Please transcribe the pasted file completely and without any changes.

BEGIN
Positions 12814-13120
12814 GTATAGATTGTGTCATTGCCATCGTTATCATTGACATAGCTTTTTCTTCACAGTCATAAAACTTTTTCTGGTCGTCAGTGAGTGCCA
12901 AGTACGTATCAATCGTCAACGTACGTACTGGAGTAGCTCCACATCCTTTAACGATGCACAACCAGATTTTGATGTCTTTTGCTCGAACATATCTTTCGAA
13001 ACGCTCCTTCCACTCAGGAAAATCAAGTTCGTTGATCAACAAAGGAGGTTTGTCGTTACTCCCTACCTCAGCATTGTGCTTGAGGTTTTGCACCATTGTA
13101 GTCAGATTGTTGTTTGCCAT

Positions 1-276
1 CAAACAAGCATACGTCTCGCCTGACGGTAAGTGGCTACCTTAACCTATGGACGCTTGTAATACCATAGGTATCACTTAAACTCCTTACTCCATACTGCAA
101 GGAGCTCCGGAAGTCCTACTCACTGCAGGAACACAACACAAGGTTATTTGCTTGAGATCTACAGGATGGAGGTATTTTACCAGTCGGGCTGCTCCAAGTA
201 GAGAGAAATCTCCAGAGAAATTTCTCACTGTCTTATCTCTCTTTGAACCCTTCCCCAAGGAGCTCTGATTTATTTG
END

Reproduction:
Positions 12814-13120
12814 GTATAGATTGTGTCATTGCCATCGTTATCATTGACATAGCTTTTTCTTCACAGTCATAAAACTTTTTCTGGTCGTCAGTGAGTGCCA
12901 AGTACGTATCAATCGTCAACGTACGTACTGGAGTAGCTCCACATCCTTTAACGATGCACAACCAGATTTTGATGTCTTTTGCTCGAACATATCTTTCGAA
13001 ACGCTCCTTCCACTCAGGAAAATCAAGTTCGTTGATCAACAAAGGAGGTTTGTCGTTACTCCCTACCTCAGCATTGTGCTTGAGGTTTTGCACCATTGTA
13101 GTCAGATTGTTGTTTGCCAT

Positions 1-276
1 CAAACAAGCATACGTCTCGCCTGACGGTAAGTGGCTACCTTAACCTATGGACGCTTGTAATACCATAGGTATCACTTAAACTCCTTACTCCATACTGCAA
101 GGAGCTCCGGAAGTCCTACTCACTGCAGGAACACAACACAAGGTTATTTGCTTGAGATCTACAGGATGGAGGTATTTTACCAGTCGGGCTGCTCCAAGTA
201 GAGAGAAATCTCCAGAGAAATTTCTCACTGTCTTATCTCTCTTTGAACCCTTCCCCAAGGAGCTCTGATTTATTTG